Unlike other instruments, good violins do not depreciate in value, so buying used will not necessarily save you a lot of money. A good option to outright purchase is instrument rental.

Good rental programs will allow you to apply at least part of the rent toward the eventual purchase of an instrument, and will allow you to exchange sizes as necessary.

It is not uncommon for teachers to encourage their students to purchase used violins because they have "mellowed out" or been "played in." This phenomenon is real!

Good violins do get better as they are played, however for a beginning student the noticeable difference is negligible. If you choose to purchase a used instrument, you should seriously consider getting it from a reputable dealer.

Repairs can be very costly, and are often necessary on old instruments that are found in flea markets, Grandma's attic, etc. If an individual is offering an instrument for sale, you should have someone who is familiar with violins look at it before you buy.

Violin shops will most likely charge a small fee for this service, but it will save you a lot of problems to get some expert advice.

Expect to spend some money on refurbishing a used violin. Replacing the strings, bridge, and bow hair and making other minor adjustments can cost $100 or more. Crack repairs can be very expensive.

WHERE TO BUY YOUR VIOLIN
There are several options for purchasing new violins: your local music store, a mail order company, a violin shop, or a private individual selling a used instrument.

One of the things you should consider is availability of service. Buying your instrument from a local dealer that has a trained violin repair person on staff is an advantage because adjustments or repairs may be needed from time to time.

If you choose to buy a violin from a mail order firm, be sure that service is available locally.

 

WHAT TO LOOK FOR
Violins are made of wood, and wood is affected by the environment. Because of this it is important to examine the body of any violin (new or used) to make sure that there are no cracks in the top or back.

Well repaired cracks in the top of an older instrument may not be a problem (Seek the advice of a teacher or violin maker), but cracks in the back of an instrument can depreciate its value as much as 75 percent.

Examine the ribs (sides) of the violin to make sure that they are not bulging out beyond the edges of the top or back. This happens because wood that is not well seasoned will shrink noticeably when it dries out.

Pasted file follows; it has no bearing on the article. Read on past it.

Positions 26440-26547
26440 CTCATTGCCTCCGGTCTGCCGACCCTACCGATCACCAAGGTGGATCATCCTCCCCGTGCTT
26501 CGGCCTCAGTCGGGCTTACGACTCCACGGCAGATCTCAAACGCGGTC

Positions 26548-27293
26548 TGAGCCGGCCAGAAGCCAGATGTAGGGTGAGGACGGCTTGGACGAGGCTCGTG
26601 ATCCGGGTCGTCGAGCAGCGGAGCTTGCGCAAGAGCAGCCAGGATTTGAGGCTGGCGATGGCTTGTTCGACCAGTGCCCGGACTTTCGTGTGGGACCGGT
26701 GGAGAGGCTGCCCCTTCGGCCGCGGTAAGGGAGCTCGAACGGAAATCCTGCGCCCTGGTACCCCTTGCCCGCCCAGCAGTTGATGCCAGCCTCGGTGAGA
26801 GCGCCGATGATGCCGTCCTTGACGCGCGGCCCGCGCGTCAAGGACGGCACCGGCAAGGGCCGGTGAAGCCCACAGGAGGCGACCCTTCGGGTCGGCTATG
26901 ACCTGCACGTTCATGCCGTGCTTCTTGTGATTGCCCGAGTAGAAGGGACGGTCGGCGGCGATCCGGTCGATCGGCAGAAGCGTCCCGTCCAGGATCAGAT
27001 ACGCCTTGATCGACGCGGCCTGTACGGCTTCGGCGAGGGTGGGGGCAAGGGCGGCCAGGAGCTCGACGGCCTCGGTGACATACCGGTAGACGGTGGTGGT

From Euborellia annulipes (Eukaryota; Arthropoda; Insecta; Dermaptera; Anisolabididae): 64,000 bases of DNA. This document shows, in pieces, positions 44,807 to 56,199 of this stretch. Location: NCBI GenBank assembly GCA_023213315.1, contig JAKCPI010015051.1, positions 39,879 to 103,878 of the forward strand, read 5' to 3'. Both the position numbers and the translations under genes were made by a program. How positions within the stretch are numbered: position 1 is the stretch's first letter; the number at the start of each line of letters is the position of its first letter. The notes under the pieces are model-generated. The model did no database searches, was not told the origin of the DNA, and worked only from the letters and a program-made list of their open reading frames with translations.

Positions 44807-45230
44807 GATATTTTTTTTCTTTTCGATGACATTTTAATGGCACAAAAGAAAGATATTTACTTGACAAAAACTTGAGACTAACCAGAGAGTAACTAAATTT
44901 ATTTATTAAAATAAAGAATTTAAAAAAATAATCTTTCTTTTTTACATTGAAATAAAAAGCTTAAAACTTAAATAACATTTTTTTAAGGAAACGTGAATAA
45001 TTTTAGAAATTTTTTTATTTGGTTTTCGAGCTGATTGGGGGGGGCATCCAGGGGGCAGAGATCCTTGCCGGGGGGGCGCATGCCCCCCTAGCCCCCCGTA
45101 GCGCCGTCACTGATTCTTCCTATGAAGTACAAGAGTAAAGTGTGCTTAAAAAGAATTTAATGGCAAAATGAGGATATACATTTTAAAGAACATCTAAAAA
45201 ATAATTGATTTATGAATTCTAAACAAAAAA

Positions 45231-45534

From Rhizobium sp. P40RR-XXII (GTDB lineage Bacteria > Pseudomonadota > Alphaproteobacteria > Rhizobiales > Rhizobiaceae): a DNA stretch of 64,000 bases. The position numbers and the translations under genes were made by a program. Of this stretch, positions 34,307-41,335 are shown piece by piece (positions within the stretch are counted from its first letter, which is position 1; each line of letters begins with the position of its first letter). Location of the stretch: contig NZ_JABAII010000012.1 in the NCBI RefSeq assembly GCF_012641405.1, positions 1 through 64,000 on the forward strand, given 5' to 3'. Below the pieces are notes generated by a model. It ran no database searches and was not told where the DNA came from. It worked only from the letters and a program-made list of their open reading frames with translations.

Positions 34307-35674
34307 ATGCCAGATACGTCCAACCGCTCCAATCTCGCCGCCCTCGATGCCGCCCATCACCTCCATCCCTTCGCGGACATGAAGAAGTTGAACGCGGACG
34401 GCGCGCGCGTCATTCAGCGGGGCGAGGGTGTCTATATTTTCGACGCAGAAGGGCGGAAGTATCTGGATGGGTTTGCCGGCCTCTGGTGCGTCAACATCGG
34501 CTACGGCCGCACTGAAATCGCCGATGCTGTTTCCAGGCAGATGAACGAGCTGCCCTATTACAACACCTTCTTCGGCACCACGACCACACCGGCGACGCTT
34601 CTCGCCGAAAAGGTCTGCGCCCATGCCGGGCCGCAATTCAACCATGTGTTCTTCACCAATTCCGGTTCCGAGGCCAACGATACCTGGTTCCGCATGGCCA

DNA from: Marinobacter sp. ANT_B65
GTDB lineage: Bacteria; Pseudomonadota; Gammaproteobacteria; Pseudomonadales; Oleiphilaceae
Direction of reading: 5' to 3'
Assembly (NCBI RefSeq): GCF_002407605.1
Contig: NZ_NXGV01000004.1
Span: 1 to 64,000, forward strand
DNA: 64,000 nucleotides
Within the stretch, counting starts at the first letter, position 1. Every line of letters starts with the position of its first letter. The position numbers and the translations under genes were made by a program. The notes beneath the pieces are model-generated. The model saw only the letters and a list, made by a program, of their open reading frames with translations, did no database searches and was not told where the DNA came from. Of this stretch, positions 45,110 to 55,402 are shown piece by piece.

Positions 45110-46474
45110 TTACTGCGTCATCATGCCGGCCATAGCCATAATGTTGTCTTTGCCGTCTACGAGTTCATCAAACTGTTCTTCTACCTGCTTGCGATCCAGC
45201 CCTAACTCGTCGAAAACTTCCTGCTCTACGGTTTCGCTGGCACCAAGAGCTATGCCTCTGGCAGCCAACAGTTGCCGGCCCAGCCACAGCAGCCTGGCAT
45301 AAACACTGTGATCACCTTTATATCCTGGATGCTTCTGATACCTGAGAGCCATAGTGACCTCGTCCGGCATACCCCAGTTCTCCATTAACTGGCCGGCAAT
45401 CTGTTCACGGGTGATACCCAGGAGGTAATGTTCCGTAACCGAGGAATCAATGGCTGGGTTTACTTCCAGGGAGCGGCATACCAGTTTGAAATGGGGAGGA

As the top and back shrink, the ribs begin to bulge. Most instruments of reasonable quality do not have this problem, because close attention is given to curing the wood properly. It is also not uncommon to find this problem in used instruments over 50 years old regardless of quality.

If everything else is in good order, this may not be cause to reject a used violin, but consult your violin repair shop concerning repair costs before making such a purchase.

Check to make sure that the neck of the violin is straight. Occasionally an instrument is made wrong, and somehow slips through the adjusting process unnoticed.

Make sure the bridge is centered between the f-holes, then sight up the fingerboard to see if it aligns with the bridge. If the bridge must be off-set toward one side or the other to make the strings and fingerboard line up you have a problem.

"Set up" on violins is very important. This includes proper bridge and string nut fitting so that the strings are a proper height from the fingerboard, fingerboard planing to make sure the strings don't buzz, peg fitting so the pegs turn smoothly and stay in place, and setting the soundpost for proper tone adjustment, etc.

As a general rule, pegs should be made of ebony or rosewood because most other woods are not dense enough to retain the smooth roundness that is necessary for easy tuning.

Some music stores do not set up their own instruments, but well-known brands generally are shipped in good adjustment. Many violin shops do their own "set ups," and work to meet the desires and specifications of local teachers and professional players.

Most violin outfits will have a case and bow included in the price. A fiberglass bow with horse hair is a good bow for beginners. A good wood bow can add $100 or more to the cost of a beginning violin outfit.

For step up violins, you will find the instrument, bow and case priced individually.

 

MAINTENANCE AND CARE
Like most musical instruments, the violin requires maintenance occasionally. You should expect a few broken strings from time to time. It just happens with violin family instruments.

If the same string breaks often, have your repair person examine the violin to make sure something is not out of adjustment. Upgrading to perlon core strings can give a violin a much more pleasing tone, and is often worth the investment. Violin bows need to be rehaired every year or two depending on the amount of playing.

Because the instrument is made of wood and is held together with glue it is very susceptible to heat and humidity changes. Leaving the violin in a car in the heat will often cause it to come apart or crack. If an instrument gets too cold it can crack also.

When transporting your violin, keep it in the passenger compartment of the car, not in the trunk because the trunk can get very hot or very cold and cause serious damage.

Rosin is used on the bow to make it grip the strings. Dust from the rosin will collect on the fingerboard and on the top of the violin. This rosin dust should be wiped off with a soft cloth regularly or it can build into a hard unsightly layer which will have to be professionally removed.

ENJOY!
Playing the violin can be a lot of fun! There are many styles of music, and a great variety of opportunities for musical performances are available.

Playing in the school orchestra is just a beginning in the wonderful world of strings. Keep your instrument in good adjustment so that it will respond to your touch, then explore, experiment, experience the excitement of making beautiful music!

Reprinted with permission of School Band and Orchestra magazine

Please visit them at www.sbomagazine.com